“Bossy little necro, aren’t you?” His voice slid behind me. “You just want to see if I’m as hot as I sound.”
I closed my eyes, pictured a vague male form, and gave a mental tug. He began to materialize—a dark-haired guy, maybe sixteen, seventeen, nothing special, but with a smarmy smile that said he thought he was. I could still see through him, like he was a hologram, so I closed my eyes to give him another pull.
“Uh-uh,” he said. “You want more, we gotta get to know each other a little better.” He disappeared again.
“What do you want?” I asked.
He whispered in my ear. “Like I said, to get to know you better. Not here, though. You’ll wake your friend. She’s cute, but not really my type.” His voice moved to the door. “I know a place we can chat in private.”
Yeah, right. Did he think I’d just started talking to ghosts yesterday? Well, close—two weeks ago, actually. But I’d already seen enough to know that while there were some ghosts who wanted to help and some who just wanted to talk, there were more who wanted to cause a little trouble, spice up their afterlife. This guy definitely fell in the last category.
Still, if he was another Edison Group subject, one who’d presumably died in this house, I needed to find out what had happened to him. But I wanted backup. Tori had no experience helping me with ghosts and, while we were getting along better, she still wasn’t anyone I wanted watching my back.
So I followed the ghost into the hall, but stopped at Simon and Derek’s door.
“Uh-uh,” the ghost said. “You don’t need to bring a guy along.”
“They’d like to talk to you, too.” I raised my voice, praying Derek would hear me. He usually woke at the slightest noise—werewolves have superhearing. All I could hear, though, was Simon’s snores. There was no one else upstairs. Andrew, the guy who’d brought us here, had taken the downstairs bedroom.
“Come on, necro girl. This is a limited-time offer.”
You know he’s up to no good, Chloe.
Yes, but I also needed to know if we were in danger here. I decided to proceed with extreme caution. My subconscious voice didn’t argue, which I took as a positive sign.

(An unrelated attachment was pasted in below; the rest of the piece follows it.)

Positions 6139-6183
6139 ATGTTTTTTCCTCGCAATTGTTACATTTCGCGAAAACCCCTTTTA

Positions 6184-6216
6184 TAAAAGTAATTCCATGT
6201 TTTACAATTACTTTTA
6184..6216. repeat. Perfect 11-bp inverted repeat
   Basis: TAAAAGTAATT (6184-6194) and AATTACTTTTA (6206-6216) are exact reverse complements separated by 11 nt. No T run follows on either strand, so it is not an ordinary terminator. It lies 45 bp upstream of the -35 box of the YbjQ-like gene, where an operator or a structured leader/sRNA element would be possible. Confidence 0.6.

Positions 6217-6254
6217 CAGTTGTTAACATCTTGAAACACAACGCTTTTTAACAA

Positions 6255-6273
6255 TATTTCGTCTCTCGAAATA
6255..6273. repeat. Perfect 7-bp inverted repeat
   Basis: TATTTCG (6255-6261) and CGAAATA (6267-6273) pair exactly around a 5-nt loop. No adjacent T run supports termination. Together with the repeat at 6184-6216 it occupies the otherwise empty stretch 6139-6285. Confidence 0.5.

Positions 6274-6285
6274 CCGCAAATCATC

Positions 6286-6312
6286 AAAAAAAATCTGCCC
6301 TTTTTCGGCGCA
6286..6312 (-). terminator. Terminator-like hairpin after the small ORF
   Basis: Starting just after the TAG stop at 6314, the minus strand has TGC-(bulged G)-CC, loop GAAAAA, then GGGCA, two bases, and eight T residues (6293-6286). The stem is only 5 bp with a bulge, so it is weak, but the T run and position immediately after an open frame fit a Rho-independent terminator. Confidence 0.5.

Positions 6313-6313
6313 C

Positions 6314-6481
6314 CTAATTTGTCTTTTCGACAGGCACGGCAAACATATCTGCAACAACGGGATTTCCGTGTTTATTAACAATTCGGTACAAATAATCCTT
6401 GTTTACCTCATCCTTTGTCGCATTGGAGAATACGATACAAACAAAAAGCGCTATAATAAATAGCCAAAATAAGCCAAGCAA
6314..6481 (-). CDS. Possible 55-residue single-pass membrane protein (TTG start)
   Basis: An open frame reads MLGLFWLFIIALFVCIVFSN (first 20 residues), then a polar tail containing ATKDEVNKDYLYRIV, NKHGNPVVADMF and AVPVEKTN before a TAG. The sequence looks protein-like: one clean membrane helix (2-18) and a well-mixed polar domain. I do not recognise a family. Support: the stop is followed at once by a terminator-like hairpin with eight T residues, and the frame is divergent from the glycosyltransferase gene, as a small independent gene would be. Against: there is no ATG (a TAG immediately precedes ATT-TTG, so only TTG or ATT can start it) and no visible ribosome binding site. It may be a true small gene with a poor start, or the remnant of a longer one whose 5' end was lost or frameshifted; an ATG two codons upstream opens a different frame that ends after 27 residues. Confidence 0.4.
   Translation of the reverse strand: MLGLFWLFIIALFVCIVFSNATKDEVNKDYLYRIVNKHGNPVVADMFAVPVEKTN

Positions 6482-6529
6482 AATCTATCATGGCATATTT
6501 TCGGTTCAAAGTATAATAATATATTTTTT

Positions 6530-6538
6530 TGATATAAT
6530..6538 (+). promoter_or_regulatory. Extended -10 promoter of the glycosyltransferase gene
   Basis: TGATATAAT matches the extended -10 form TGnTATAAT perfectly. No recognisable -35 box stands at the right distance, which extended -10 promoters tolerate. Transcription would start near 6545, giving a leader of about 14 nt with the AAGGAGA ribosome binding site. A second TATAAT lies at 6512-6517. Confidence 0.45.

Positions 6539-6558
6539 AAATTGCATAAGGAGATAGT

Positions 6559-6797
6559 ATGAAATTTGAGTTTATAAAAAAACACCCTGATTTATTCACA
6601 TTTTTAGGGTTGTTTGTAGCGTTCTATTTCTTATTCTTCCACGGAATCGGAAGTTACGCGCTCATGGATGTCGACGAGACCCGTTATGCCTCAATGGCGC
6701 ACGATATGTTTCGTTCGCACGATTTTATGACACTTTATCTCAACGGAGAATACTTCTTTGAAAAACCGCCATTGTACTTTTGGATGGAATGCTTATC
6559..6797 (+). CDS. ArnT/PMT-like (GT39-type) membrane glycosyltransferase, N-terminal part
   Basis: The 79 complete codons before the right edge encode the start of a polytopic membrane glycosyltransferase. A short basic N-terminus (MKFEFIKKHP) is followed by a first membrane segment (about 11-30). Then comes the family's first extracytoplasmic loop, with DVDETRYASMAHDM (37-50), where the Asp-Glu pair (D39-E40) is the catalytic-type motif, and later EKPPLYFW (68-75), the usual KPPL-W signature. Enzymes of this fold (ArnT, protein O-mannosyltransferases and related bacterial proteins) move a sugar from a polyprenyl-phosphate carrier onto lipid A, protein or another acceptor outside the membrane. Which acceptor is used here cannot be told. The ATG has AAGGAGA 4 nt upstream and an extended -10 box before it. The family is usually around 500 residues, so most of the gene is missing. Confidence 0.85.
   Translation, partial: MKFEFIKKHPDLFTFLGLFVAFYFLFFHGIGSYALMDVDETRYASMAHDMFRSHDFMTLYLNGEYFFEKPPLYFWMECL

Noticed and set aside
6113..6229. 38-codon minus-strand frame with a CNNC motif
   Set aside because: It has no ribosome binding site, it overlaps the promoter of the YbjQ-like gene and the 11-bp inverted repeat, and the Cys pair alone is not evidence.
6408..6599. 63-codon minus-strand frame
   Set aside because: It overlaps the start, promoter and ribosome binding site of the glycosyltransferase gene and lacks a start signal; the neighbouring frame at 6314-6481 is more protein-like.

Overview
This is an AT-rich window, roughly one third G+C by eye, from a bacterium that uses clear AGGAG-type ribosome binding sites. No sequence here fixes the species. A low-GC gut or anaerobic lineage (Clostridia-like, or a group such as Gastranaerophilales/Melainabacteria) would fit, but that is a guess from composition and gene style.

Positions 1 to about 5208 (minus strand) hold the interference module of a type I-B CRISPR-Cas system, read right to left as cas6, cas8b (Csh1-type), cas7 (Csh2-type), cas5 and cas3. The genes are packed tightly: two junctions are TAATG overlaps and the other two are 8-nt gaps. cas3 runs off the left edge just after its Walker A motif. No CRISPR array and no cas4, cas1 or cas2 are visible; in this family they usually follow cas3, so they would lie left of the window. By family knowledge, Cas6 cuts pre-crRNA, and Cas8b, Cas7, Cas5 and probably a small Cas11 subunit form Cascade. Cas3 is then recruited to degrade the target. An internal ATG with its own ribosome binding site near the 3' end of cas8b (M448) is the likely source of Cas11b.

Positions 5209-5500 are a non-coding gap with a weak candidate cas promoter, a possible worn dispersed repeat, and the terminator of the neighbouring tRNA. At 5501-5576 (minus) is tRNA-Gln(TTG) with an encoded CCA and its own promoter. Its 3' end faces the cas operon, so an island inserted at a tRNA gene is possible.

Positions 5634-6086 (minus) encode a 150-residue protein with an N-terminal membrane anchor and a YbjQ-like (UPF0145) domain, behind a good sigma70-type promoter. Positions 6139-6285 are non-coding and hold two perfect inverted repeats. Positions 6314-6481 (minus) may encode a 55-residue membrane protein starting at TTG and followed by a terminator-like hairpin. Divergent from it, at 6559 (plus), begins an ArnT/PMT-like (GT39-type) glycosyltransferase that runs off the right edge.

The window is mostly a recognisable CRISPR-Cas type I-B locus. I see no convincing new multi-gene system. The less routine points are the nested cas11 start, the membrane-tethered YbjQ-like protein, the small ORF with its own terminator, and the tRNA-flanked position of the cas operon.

I started walking.
We’d gone straight to bed after we got here, so I hadn’t gotten a good look at our new place. I only knew that it was huge—a rambling Victorian straight out of a Gothic horror movie.
As I followed the voice down the hall, I had the weird sense I was in one of those movies, caught in an endless narrow corridor, passing closed door after closed door until I finally reached the staircase . . . heading up.
From what I’d seen of the house as we’d driven up, it was three stories. The bedrooms were on the second floor, and Andrew had said the third was an attic.
So the ghost was leading me to the dark, spooky attic? I wasn’t the only one who’d seen too many horror films.
I followed him up the stairs. They ended at a landing with two doors. I paused. A hand appeared through the door in front of me, beckoning. I took a second to prepare myself. No matter how dark it was in there, I couldn’t let him see my fear.
When I was ready, I grabbed the doorknob and—
It was locked. I turned the dead bolt latch and it clicked free. Another deep breath, another second of mental preparation, then I swung the door open and stepped in—
A blast of cold air knocked me back. I blinked. Ahead, fog swirled.
A dead bolt on an attic door, Chloe?
No, I was standing on the roof.
What People are Saying About This
For THE AWAKENING: “Kelley Armstrong has created a gritty, realistic world both teen and adult readers will enjoy. Edge-of-the-seat reading, with plenty of surprises. I want the next installment now!”
For THE SUMMONING: “Action, danger, supernatural secrets, and a hint of romanceArmstrong’s world is one in which trusting the wrong person can have dire consequences. You’ll be desperate for a sequel.”
For THE AWAKENING: “Chloe and her fellow supernatural teens struggle to find someone who will help them combat the group that’s trying to take them hostage, and there’s never a slow moment in their journey or a false line in Armstrong’s writing.”